Today, I would like to show you how to add and delete users on Ubuntu. We will use how to delete users on Ubuntu. In this article, we will implement a how-to add a user with specific details on Ubuntu. We will look at examples of how to remove a user and home directory on Ubuntu.
Adding and removing users on a Linux system is one of the essential system administration tasks to familiarize yourself with. When you create a new system, you are often initially granted access only to the root account by default.
While running as the root user provides complete control over a system and its users, it is also dangerous and potentially destructive. It's advisable to add an unprivileged user for everyday system administration tasks and perform those tasks without root privileges. Additionally, you can create separate unprivileged accounts for any other users on your system. It is recommended that each user on a system have a distinct account.
There is a tool installed on Ubuntu systems for tasks requiring administrator privileges called sudo. In essence, sudo allows you to run a command as another user, including users with administrative privileges. This guide will show you how to create user accounts, assign sudo privileges, and delete users.
System running Ubuntu
Access Terminal Command line
sudo or root privileges on local or remote machines
Adding a User
To add a new user, execute the following command.
sudo adduser <New User>
Regardless of the method chosen, you will be prompted to answer a series of questions.
Assign and confirm a password for the new user.
Enter any additional information about the new user. This step is optional and can be skipped by pressing ENTER if you do not wish to utilize these fields.
Finally, you will be asked to confirm that the information you provided is correct. Press Y to continue.
Your new user is now prepared for use and can be accessed by logging in with the provided password.
If you require your new user to have administrative privileges, proceed to the next section.
Granting a User Sudo Privileges
If your new user requires the ability to execute commands with root (administrative) privileges, you need to grant the user access to sudo. Let’s explore two approaches for this task: first, adding the user to a pre-defined sudo user group, and second, specifying privileges on a per-user basis in sudo's configuration.
By default, on Ubuntu systems, sudo is configured to grant full privileges to any user in the sudo group.
You can check the groups to which your new user belongs by using the groups command.
sudo groups <New User>
<New User> : <New User>
By default, a new user is only in their group because the 'adduser' command creates this group in addition to the user profile. Both the user and its group share the same name. To add the user to a different group, you can use the usermod command.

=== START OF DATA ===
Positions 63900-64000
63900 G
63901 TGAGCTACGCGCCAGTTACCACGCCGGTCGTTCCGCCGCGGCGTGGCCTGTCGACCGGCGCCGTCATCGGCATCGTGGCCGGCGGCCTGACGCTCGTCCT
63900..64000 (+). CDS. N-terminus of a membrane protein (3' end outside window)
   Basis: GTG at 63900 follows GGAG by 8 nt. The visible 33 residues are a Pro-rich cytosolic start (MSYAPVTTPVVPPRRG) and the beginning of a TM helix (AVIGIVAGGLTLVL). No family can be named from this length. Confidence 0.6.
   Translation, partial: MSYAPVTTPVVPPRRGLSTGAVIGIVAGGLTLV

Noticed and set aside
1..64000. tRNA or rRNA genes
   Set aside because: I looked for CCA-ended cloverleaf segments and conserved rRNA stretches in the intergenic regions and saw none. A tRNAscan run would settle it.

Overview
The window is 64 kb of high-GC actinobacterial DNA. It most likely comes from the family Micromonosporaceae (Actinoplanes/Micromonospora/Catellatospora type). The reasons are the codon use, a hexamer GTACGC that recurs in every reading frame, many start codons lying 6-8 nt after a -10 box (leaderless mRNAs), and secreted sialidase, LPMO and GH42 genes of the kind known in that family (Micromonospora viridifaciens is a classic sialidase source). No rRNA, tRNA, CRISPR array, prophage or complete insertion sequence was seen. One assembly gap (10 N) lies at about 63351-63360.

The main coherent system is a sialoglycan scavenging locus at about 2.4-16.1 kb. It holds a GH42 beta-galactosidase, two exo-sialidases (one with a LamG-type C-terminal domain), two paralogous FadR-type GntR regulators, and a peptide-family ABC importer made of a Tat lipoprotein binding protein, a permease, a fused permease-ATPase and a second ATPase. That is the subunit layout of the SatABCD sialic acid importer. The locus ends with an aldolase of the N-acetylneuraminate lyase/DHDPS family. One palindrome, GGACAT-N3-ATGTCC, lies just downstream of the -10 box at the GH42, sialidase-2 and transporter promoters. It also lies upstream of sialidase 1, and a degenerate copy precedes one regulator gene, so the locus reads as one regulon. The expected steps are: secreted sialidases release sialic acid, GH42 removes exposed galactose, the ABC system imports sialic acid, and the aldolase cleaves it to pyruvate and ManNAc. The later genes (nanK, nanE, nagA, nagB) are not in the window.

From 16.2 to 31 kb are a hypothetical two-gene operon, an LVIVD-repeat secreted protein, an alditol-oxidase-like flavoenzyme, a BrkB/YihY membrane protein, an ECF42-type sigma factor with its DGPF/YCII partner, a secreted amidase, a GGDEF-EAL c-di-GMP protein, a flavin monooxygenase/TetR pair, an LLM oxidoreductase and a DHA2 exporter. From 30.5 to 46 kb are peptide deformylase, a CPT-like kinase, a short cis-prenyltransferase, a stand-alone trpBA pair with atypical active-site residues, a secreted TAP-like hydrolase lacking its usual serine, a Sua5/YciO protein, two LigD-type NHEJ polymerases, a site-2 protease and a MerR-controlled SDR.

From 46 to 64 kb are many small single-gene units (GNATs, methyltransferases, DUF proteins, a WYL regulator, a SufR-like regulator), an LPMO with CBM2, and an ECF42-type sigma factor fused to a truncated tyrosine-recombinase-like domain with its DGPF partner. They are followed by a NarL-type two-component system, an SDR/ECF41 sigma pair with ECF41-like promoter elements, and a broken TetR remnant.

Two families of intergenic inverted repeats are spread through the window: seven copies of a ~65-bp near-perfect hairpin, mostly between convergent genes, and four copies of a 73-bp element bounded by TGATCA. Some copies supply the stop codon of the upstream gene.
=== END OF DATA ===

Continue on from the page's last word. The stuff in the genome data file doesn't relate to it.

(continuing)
usermod -aG sudo <New User>
The -aG option in the usermod command instructs it to add the user to the specified groups.
Please note that the usermod command itself requires sudo privileges. Consequently, you can only add users to the sudo group if you are signed in as the root user or as another user already a member of the sudo group. In the latter case, you will need to precede this command with sudo, as illustrated in this example.
sudo usermod -aG sudo <New User>
Specifying Explicit User Privileges in /etc/sudoers
As an alternative to adding your user to the sudo group, you can use the visudo command. This command opens the configuration file /etc/sudoers in the system’s default editor, allowing you to explicitly specify privileges on a per-user basis.
Using 'visudo' is the recommended method for making changes to '/etc/sudoers' because it locks the file against multiple simultaneous edits and performs a validation check on its contents before overwriting the file. This precaution helps prevent situations where misconfigurations may occur.
If a misconfiguration occurs and you lose sudo privileges, you won't be able to use 'sudo' to fix the problem.
Execute the following command
Traditionally, visudo opened /etc/sudoers in the vi editor, which can be confusing for inexperienced users. However, on new Ubuntu installations, visudo will use the nano text editor, providing a more convenient and accessible text editing experience. Navigate using the arrow keys, and search for the line that reads like the following.
root ALL=(ALL:ALL) ALL
Below this line, add the following highlighted line. Ensure to replace newuser with the name of the user profile to which you want to grant sudo privileges.
root ALL=(ALL:ALL) ALL
<New User> ALL=(ALL:ALL) ALL
Add a new line like this for each user requiring full sudo privileges. Once you've finished, save and close the file by pressing CTRL + X, followed by Y, and then ENTER to confirm.
Testing Your User’s Sudo Privileges
Now, your new user can execute commands with administrative privileges.
When signed in as the new user, you can execute commands as your regular user by typing them as usual.
To execute the same command with administrative privileges, prepend sudo ahead of the command.
sudo <Any Command>
When doing this, you will be prompted to enter the password of the regular user account with which you signed in.
Deleting a User
If you no longer need a user, it is advisable to delete the old account.
To delete the user without removing any of their files, execute the following command.
sudo deluser <Delete User>
If, instead, you want to delete the user's home directory when the user is deleted, execute the following command.
sudo deluser --remove-home <Delete User>
If you previously configured sudo privileges for the user you deleted, execute the following command.
root ALL=(ALL:ALL) ALL
<Delete User> ALL=(ALL:ALL) ALL # Delete This Line
I hope it can help you...